French authorities are using illegal tactics to crush protests and silence critics of the dangerous ‘Global Security Bill’ which will be voted on in the French Senate next month, Amnesty International said in a briefing today. The bill would restrict the ability of people to circulate images of police violence, and at the same time, extends the surveillance powers of police through the use of CCTV and drones.
“People protesting against the dangerous Global Security Bill have been arrested and detained on spurious grounds. The heavy-handed way in which French police have dealt with these protests only emphasizes why scrutiny over policing is so necessary. This bill could prevent journalists from reporting on police violence, an extremely dangerous precedent to set,” said Marco Perolini, Amnesty International’s Europe Researcher.
“Detaining people who are peacefully protesting against a law which would further trample over their rights is a move straight out of the ‘human rights violators’ playbook. These dangerous practices pose a grave threat to the rights of people in France.”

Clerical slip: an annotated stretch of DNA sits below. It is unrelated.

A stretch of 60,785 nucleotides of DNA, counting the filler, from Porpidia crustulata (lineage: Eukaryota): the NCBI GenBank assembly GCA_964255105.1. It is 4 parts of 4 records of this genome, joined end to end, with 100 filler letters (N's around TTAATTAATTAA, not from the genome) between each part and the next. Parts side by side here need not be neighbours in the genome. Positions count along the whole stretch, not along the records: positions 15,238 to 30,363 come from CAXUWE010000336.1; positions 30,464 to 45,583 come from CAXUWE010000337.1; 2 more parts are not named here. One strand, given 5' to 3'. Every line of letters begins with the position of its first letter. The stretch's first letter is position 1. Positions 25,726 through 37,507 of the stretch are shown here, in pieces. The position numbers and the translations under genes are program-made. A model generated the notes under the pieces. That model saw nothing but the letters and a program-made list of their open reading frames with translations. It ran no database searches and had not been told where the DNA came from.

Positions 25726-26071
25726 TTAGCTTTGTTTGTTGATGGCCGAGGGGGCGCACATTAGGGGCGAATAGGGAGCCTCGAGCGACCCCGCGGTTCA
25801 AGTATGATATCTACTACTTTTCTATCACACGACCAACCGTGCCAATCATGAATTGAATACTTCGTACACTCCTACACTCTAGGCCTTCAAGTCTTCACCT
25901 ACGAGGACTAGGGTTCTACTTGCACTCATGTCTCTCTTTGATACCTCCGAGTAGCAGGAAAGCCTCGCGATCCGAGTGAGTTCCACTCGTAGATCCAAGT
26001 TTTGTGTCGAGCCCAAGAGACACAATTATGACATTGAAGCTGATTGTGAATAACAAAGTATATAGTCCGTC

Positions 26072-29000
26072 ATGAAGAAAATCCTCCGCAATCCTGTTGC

Tens of thousands of people including journalists, activists and others have taken to the streets in France since November 2020 to oppose the Global Security Bill as well as the Bill on Republic Values.
Protests organized on 12 December 2020 in several cities were attended by tens of thousands of protesters. On that day 142 people were arrested in Paris, 124 of whom were put in pre-charge detention. In nearly 80% of these cases, protesters were eventually not prosecuted.
Many of these protesters were arrested for non-violent crimes that are vaguely defined in French law; these include the crime of contempt against public officials, and participating in a group with a view to preparing violent acts.
Precisely because of the vague definition of these offences, there are insufficient grounds to justify many of the arrests and pre-charge detentions. Amnesty International has raised similar concerns regarding arbitrary arrests related to the ‘Gilets Jaunes’ (Yellow Vests) protests against pension reforms which started in 2018, as well as protests following the COVID-19 lockdown in 2020.
Despite authorities encouraging people to take measures to prevent the spread of COVID-19, wearing face masks during a public assembly was cited amongst the grounds for arrest.
“Amnesty International is calling on President Emmanuel Macron to ensure that all laws that violate the right to peaceful assembly are scrapped. People peacefully participating in protests ahead of the debate at the Senate on 3 March must be allowed to do so without the threat of arrest hanging over them.”